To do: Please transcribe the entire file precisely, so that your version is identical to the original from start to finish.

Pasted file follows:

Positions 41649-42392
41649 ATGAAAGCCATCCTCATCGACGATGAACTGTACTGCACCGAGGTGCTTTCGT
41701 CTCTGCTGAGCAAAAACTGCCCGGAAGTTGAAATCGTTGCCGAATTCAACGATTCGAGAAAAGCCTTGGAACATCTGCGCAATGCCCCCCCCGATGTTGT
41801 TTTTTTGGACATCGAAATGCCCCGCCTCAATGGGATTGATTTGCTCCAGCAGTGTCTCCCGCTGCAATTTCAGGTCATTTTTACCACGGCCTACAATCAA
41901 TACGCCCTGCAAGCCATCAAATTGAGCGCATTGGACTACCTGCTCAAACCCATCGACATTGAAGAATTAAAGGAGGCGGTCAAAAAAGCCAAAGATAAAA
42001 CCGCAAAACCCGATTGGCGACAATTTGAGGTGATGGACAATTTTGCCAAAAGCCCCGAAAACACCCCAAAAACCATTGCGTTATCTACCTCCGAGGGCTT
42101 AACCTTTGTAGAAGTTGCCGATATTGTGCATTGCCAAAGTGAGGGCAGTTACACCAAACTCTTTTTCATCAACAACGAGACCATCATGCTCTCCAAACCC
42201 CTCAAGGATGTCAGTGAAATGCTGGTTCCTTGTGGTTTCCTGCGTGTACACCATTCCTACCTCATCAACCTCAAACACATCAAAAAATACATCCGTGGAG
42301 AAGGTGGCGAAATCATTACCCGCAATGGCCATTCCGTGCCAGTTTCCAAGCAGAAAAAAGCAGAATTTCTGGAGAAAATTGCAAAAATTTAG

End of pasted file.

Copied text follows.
Positions 41649-42392
41649 ATGAAAGCCATCCTCATCGACGATGAACTGTACTGCACCGAGGTGCTTTCGT
41701 CTCTGCTGAGCAAAAACTGCCCGGAAGTTGAAATCGTTGCCGAATTCAACGATTCGAGAAAAGCCTTGGAACATCTGCGCAATGCCCCCCCCGATGTTGT
41801 TTTTTTGGACATCGAAATGCCCCGCCTCAATGGGATTGATTTGCTCCAGCAGTGTCTCCCGCTGCAATTTCAGGTCATTTTTACCACGGCCTACAATCAA
41901 TACGCCCTGCAAGCCATCAAATTGAGCGCATTGGACTACCTGCTCAAACCCATCGACATTGAAGAATTAAAGGAGGCGGTCAAAAAAGCCAAAGATAAAA
42001 CCGCAAAACCCGATTGGCGACAATTTGAGGTGATGGACAATTTTGCCAAAAGCCCCGAAAACACCCCAAAAACCATTGCGTTATCTACCTCCGAGGGCTT
42101 AACCTTTGTAGAAGTTGCCGATATTGTGCATTGCCAAAGTGAGGGCAGTTACACCAAACTCTTTTTCATCAACAACGAGACCATCATGCTCTCCAAACCC
42201 CTCAAGGATGTCAGTGAAATGCTGGTTCCTTGTGGTTTCCTGCGTGTACACCATTCCTACCTCATCAACCTCAAACACATCAAAAAATACATCCGTGGAG
42301 AAGGTGGCGAAATCATTACCCGCAATGGCCATTCCGTGCCAGTTTCCAAGCAGAAAAAAGCAGAATTTCTGGAGAAAATTGCAAAAATTTAG